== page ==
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Showing posts from March, 2013

Why Foreign Missions? 11. Luke and the Isaianic New Exodus

Why Foreign Missions?  11. Luke and the Isaianic New Exodus
The previous section argued that Luke uses Psalms 104-108 to frame the salvation historical narrative of Israel that comes to include the Gentiles.  He also uses Isaiah 40ff for the same purpose.  This point has been argued in detail by +David Pao, and the following points present his argument.  +Pao’s thesis is that ‘the scriptural story which provides the hermeneutical framework for Acts is none other than the foundation story of Exodus as developed and transformed through the Isaianic corpus.’[1]  This is an important matter for a biblical theology of missions, for Is. 40ff is the key section of the Old Testament for the mission of John the Baptist, Jesus, and the early Church.
+Pao brings to attention the fact that Luke apparently frames his two volume work—Luke and Acts—with quotations from Isaiah:
                Lk. 3.4-6 (John the Baptist) from Is. 40.3-5 (the passage also explains calling Christianity ‘the Way’ in Ac…

Why Foreign Missions? 10. Luke’s Salvation History in the Infancy Songs and Pss. 104-107 or 108.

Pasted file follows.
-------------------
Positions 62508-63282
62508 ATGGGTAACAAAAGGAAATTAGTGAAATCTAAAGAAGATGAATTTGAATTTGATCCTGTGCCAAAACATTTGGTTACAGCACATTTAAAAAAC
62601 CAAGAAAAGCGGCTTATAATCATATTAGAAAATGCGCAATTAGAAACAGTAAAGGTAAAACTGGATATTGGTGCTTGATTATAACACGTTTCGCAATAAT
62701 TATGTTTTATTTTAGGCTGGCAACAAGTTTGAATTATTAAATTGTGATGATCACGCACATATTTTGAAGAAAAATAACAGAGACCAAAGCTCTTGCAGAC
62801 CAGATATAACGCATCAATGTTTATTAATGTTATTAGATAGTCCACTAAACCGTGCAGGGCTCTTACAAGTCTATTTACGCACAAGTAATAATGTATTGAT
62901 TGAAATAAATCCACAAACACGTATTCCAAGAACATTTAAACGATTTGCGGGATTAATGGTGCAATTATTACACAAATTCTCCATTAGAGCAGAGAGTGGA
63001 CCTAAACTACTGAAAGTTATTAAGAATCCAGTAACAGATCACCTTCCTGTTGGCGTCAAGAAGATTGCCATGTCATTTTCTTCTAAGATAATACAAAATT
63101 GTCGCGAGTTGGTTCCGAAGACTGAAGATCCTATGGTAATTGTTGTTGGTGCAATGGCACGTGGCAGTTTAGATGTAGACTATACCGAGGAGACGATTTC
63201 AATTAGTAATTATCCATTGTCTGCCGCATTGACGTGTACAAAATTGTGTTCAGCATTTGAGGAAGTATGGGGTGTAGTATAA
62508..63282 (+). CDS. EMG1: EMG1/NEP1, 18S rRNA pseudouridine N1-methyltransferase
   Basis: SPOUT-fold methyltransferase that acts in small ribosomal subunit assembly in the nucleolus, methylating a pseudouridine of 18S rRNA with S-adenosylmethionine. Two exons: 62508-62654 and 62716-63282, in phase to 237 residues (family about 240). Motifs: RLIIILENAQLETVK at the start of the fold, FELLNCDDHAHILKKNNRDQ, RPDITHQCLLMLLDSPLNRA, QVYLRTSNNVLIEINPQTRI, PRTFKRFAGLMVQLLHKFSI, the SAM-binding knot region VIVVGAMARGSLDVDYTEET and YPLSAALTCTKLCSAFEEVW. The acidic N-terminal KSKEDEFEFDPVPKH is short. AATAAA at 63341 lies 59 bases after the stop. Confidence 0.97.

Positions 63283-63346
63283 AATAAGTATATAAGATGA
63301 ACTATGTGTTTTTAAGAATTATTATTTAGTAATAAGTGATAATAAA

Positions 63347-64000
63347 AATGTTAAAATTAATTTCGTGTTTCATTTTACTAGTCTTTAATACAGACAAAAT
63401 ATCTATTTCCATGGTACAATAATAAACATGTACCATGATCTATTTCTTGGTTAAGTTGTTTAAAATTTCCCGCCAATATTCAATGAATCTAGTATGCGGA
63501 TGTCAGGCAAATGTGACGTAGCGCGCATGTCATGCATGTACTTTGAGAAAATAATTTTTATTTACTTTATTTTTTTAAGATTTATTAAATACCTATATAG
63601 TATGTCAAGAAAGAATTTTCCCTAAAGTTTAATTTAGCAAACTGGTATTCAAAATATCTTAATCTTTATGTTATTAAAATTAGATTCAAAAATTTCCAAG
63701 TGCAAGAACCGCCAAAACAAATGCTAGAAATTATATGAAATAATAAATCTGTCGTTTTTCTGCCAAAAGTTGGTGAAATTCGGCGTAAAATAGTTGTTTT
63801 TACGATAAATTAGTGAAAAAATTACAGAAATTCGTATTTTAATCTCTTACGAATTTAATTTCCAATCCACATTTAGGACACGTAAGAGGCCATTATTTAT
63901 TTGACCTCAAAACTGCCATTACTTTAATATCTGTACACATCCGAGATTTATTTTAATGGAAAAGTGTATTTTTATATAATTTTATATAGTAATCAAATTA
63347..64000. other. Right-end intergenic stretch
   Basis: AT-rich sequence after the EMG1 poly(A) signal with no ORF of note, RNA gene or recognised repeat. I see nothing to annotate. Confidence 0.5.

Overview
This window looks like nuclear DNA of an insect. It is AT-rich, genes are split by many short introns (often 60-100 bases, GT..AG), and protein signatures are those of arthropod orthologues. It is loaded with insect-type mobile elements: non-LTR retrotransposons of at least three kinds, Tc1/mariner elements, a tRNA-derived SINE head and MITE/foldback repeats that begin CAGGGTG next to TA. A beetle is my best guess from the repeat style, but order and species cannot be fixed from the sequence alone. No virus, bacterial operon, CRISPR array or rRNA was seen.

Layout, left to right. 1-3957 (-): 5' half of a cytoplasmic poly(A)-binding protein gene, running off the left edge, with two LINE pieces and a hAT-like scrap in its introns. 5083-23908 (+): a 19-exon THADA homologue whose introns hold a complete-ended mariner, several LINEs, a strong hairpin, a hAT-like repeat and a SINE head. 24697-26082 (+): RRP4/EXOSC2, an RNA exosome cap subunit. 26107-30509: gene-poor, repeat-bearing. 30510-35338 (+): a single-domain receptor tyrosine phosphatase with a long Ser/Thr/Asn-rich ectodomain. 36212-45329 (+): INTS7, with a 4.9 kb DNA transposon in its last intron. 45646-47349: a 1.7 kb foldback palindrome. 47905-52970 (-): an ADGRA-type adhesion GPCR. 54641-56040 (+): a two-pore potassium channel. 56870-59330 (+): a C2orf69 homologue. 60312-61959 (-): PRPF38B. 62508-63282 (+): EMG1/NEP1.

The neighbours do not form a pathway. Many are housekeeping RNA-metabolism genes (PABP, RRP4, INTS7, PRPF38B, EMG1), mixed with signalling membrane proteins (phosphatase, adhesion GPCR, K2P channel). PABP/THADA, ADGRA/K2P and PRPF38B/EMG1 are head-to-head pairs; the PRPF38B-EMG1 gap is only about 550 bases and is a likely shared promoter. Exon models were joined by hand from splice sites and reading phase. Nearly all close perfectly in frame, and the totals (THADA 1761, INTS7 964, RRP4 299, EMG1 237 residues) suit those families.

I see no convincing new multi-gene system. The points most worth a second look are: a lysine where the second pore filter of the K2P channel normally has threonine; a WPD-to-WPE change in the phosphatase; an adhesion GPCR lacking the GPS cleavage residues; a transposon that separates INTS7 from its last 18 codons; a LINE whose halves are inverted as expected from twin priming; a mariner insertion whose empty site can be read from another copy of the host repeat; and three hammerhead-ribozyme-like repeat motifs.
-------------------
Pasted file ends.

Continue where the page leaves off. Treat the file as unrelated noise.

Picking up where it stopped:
Why Foreign Missions? 10.  Luke’s Salvation History in the Infancy Songs and Pss. 104-108.
Luke offers two Biblical perspectives on God’s salvation history.  Both have to do with God’s work with and for Israel, but that work has the greater objective of God’s salvation for the world.  The first perspective comes from several psalms, the second from Isaiah.  We will here examine Luke’s salvation history from his use of Psalms 104-107 and possibly also Ps. 108. This study rests on more detailed work of mine presented in an article entitled, ‘God’s Mercy from Generation to Generation: Luke’s use of Psalms 105-108 in his Infancy Narrative Songs to Provide a Salvation Historical Understanding for his two-volume History.’[1]  Scholars have not, to my knowledge, noted Luke’s intentional use of Psalms 104-108 in his infancy songs.  In my article, I lay out the evidence that Luke draws particularly from these psalms in his infancy songs (‘The Magnificat,’ or ‘Mary’s Song,’ Lk. 1.46-55; ‘The Be…

Why Foreign Missions? 9. Matthew 25.31-46: The Nations’ Reception of the Missionary Disciples of Jesus

Why Foreign Missions?  9. Matthew 25.31-46: The Nations’ Reception of the Missionary Disciples of Jesus
What is the meaning of Jesus’ parable of the sheep and the goats in Mt. 25.31-46?  I will argue that this parable is about the nations (or peoples) of the world being challenged to receive the missionary disciples of Jesus.  To accept them is to accept Jesus.
Such an interpretation goes against commonly held views.  One common interpretation is that the parable is about caring for the poor.[1]  If so, it is stating what we find elsewhere in Scripture and other Jewish writings, such as: - Proverbs 25:21-22   21 If your enemies are hungry, give them bread to eat; and if they are thirsty, give them water to drink;  22 for you will heap coals of fire on their heads, and the LORD will reward you. (also quoted in Rom. 12.20). - Isaiah 58:6-7   6 Is not this the fast that I choose: to loose the bonds of injustice, to undo the thongs of the yoke, to let the oppressed go free, and to break every…